Abstract: Integrated and Parallel Models: Exploring Participant Perceptions of Family Drug Court Case Proceedings (Society for Social Work and Research 24th Annual Conference - Reducing Racial and Economic Inequality)

464P Integrated and Parallel Models: Exploring Participant Perceptions of Family Drug Court Case Proceedings

Saturday, January 18, 2020
Marquis BR Salon 6 (ML 2) (Marriott Marquis Washington DC)
* noted as presenting author
Erik Wittrup, MSW, Doctoral Student, Michigan State University, East Lansing, MI
Anna Maria Santiago, PhD, Professor and Associate Dean for Research and Graduate Studies, Michigan State University, East Lansing, MI
Background and Purpose: For the past two decades, family drug courts (FDC) continue to support parents involved in the child welfare system for substance abuse and child maltreatment. Although recent literature indicates that many of the 300 family drug courts (FDC) in the United States produce high completion rates, few have examined the potential benefits and barriers associated with different court structures. While each FDC program may operate differently, many FDCs employ an integrated model involving a single judge overseeing both the participant’s sobriety and their dependency case.  Less common is the parallel FDC involving different court staff at each court hearing. 

This paper helps to address this gap in literature by using the using the experiences of FDC participants to explore the potential benefits and barriers associated with the integrated and parallel FDC models.  

Methods: This study examines the FDC experiences of 53 participants over the course of program participation in two distinct programs. Located in a midwestern state, the more rural FDC program uses a parallel FDC model and includes parents involved in either child welfare cases or criminal cases. Alternatively, the urban program used an integrated model approach and only includes child welfare cases.

This study utilized data from FDC hearing observations, public domain child welfare court records, and semi-structured interviews with participants and FDC staff. Guided by Aker’s social structure and social learning model, observations focused on participant interactions with FDC staff and participants, and between participants and other participants. To follow participant progress between hearings, person profiles were created using information from observations, court records and informal interviews. These person profiles were then coded using Atlas.ti and analyzed using thematic analysis.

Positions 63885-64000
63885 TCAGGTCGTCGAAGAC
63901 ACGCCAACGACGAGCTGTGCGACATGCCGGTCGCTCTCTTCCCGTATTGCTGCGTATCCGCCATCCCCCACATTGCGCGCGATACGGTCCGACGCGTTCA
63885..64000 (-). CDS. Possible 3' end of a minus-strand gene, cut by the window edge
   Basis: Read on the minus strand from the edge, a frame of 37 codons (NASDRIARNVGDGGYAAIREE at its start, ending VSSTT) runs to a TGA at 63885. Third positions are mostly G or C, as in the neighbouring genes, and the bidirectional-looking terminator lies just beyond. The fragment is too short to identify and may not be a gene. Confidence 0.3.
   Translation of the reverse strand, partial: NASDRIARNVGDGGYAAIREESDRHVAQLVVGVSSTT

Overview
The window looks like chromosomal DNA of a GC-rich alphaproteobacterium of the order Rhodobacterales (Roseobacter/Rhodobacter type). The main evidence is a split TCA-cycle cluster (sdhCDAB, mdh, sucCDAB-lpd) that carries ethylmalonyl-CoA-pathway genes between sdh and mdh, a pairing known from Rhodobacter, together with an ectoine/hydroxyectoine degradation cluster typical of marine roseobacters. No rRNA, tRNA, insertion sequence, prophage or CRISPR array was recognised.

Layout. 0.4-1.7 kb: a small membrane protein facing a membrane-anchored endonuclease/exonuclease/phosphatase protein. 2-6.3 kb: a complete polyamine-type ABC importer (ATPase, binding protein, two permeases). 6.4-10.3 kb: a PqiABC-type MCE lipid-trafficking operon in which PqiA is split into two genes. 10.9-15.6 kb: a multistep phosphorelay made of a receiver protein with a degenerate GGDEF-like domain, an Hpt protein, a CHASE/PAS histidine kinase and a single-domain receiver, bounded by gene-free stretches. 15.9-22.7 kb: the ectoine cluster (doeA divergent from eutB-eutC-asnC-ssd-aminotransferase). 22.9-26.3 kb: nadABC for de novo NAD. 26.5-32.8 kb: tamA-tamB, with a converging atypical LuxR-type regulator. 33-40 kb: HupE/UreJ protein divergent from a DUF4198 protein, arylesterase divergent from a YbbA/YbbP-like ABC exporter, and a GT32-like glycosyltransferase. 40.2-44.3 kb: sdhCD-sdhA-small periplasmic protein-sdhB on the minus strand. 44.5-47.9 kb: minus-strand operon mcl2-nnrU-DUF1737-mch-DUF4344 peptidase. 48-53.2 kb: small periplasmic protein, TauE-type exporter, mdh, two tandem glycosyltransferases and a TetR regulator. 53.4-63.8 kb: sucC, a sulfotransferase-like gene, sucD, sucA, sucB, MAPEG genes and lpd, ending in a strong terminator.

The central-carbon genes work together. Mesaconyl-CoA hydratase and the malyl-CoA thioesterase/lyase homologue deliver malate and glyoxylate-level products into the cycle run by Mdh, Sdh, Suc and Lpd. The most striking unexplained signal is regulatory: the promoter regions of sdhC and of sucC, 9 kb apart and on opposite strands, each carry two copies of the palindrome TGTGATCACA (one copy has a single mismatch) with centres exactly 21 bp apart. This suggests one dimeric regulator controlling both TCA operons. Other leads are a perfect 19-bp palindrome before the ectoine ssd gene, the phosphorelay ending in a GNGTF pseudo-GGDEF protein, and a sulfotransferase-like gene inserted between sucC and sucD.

Findings: Findings suggest that participants in the parallel FDC were able to focus on their successes and barriers during their progress to recovery and the court allocated more time for participants to speak directly to the judge during their hearings. Participants benefited by observing not only program completion but dismissal of their criminal case. However, some participants expressed concerns with the parallel model as child welfare caseworkers were not present during the hearings and, at times, were unaware of participant steps to recovery. While the integrated court approach involved the same staff across hearings, the focus of the FDC hearings emphasized participant recovery. Participants also had limited time to speak directly to the overseeing judge. Participants often expressed feeling trapped in the integrated FDC program since leaving the program would result in oversight of their child welfare cases by the same staff members.

Conclusion and Implications: These findings highlight the benefits and barriers of each FDC model currently in use. While many FDCs utilize the integrated model to ensure continuity of court proceedings, the parallel model provides participants and court staff with more time to focus on the participant’s recovery and child maltreatment issues independently. As many FDC continue to be developed nationwide, this study may inform social work practice with clients who have interactions with child welfare systems, FDCs and community recovery programs.